I’ve met a lot of interesting people through Iamgreek.nl. One of those people is Leo Peppas, a Greek raised in London that has lived most of his life travelling and teaching Yoga.
Since the first day I met him and had that first cup of coffee, I realised that Leo is not your ordinary person but neither your ordinary teacher. His life experiences, the stories he shared with me but also the yoga lesson in which he invited me and Iamgreek.nl’s friends, were quite special and unique and made me ask him for his story.
Read on and enjoy Leo’s story, a man that lived and lives as an expat, taking in only the positives and filling his head with knowledge and experiences.
You are Greek on your father’s side and despite of you not growing up in Greece you were raised Greek. How was that experience and how different was it compared with the rest of your friends growing up.
I was born at the end of the fifties in England, looking back at the black and white photos of then it seems a world away. The British cultural norms at the time seemed very foreign to me; how it was more important to be polite than honest, never really say directly what you mean or feel, control your emotions so they are not visible to others, play by the rules. Confronted with these bizarre behaviours I certainly felt closer to my father’s way. His expressivity, openness, honesty and aliveness seemed much more appealing, and felt like something I could relate to, there seemed to be more references for life available. Its just that my father was born in what used to be the village of Elefesina in 1899, in another century and another world, when cars had not yet arrived and they only had horses. It meant that what he taught me about being Greek was on more on an emotional-physical level. His norms seemed just as strange to me, like if I would wear red socks he would turn red and explode accusing me of being gay.
My British side didn’t understand what gay was anyway, at least not outspokenly, although one or two of my teachers provided some clues. My teachers were certainly the most bizarre collection of dysfunctional characters you could imagine. There was something I respected in my father, his honesty, which I didn’t find in my teachers, in fact they taught me everything about why not to show respect. They demanded it but didn’t earn it, unfortunately I made sure they knew it. Many years later when I read the story of Plato’s cave, I wish I had heard it earlier, it would have been a reference that would have helped me understand where I was venturing during that time, outside of the cave and back again. Its a process that we actually use in yoga, shifting perspective to catch the blind spots and more.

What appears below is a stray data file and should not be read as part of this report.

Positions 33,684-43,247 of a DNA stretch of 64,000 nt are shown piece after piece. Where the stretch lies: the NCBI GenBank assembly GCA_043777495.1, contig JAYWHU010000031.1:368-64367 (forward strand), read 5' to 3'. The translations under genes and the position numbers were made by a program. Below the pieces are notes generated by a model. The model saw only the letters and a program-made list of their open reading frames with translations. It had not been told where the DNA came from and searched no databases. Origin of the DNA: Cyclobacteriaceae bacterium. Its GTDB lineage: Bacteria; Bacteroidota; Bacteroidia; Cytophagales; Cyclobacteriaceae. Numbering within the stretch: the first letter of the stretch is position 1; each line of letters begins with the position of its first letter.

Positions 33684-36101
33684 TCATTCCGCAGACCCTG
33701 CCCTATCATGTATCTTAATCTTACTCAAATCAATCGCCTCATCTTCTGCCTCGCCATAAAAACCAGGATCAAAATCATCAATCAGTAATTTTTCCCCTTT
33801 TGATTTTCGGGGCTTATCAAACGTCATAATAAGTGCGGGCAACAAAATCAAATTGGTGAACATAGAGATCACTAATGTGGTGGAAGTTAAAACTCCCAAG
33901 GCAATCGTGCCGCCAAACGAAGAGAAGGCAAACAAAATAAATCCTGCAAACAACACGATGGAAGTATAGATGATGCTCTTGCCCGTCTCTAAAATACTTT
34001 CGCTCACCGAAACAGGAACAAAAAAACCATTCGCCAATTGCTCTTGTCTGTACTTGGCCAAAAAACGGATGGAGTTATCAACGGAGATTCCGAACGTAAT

Apart from spending a lot of time in nature, I didn’t really find anything else to really connect with. All my pears seemed to share my dissatisfaction with the world we were presented, but when I stood up in class to protest they stayed in their seats, I was definitely on a one man crusade.
The unresolved struggle of growing up between cultures eventually taught me many useful things; to be comfortable with situations that are unresolved or uncomfortable, to better differentiate when cultural norms are outdated or limiting and to look for a broader, more encompassing context. Again when I read Plato later, it also helped me make sense out of all those situations I couldn’t resolve. When he was presented with a narrow viewpoint, he would expand the context to help the person understand that their thinking made no sense.
When and why did you decide to get involved with Yoga?
At the end of my twenty’s I was going through a life crisis. I wanted to go through it and understand what there was to learn, but didn’t know how. I had done Kung Fu and Tai Chi when I was younger and knew that the physical support would help me deal with part of it. I needed containment and presence of mind as well so I turned to yoga, in fact I did a lot of yoga!
When we step on a yoga mat, we take everything with us, all our personal and collective history. So it’s actually an opportunity to update and address all the limiting strategies to life that we amassed. It was a remarkable realisation for me, over a number of years, that it’s possible to address all of our history through yoga. It also enabled me to make more sense out of all the things I struggled with growing up.
You’ve travelled and worked abroad in other countries like Germany for instance. How different was your experience there compared with the Netherlands?
I’ve taught extensively in England, Germany and the Netherlands and my teaching has always evolved to address the people who came into my studio. There are always commonalities, themes that go deeper and that we all share, but there are also historical and cultural differences that are very marked. What’s actually more interesting are the commonalities, we’re trapped in Europe by becoming so identified with the differences. It can be helpful to understand the differences, especially their history, but they can be misleading. We can be deflected in our sight of what’s more important. I’ve learnt to look at things more poetically, the literality can often mask the underlying truths. The way we judge things mostly tells us about how we are looking.
As a teacher on a daily basis I’m presented with people’s stories; pain, stiffness, burn-out, ambition, hopes etc etc. yet the challenge is to see the whole person, not only the story they present. I don’t judge people solely on their story, but mostly look whether they have the support they need to deal with it. Yoga is great for putting the story into perspective and giving back the reference of the present moment. We are so often caught floundering between the past and the future and yoga provides us with a way to deal with this experience, especially with the help of body.
Searching for a substitute for what seems to be the elusive present, we can fall into a major societal trap, one that makes us into perfect consumers. We become increasingly susceptible to being conditioned to over-focus; through education, mobile technology, computers, tv, marketing tools and especially through fear. We are more easily led when we narrow our horizons, we feel more separated from all the own sources of our inner wisdom and knowing. Paradoxically, over time, when this narrow focus becomes a habit it also becomes a trap because it feels safe. Every culture also has its own blind spots and the more narrow our focus the larger the blind spot. Changing perspective on a regular basis, another of yoga’s fortés, is essential to deal with this.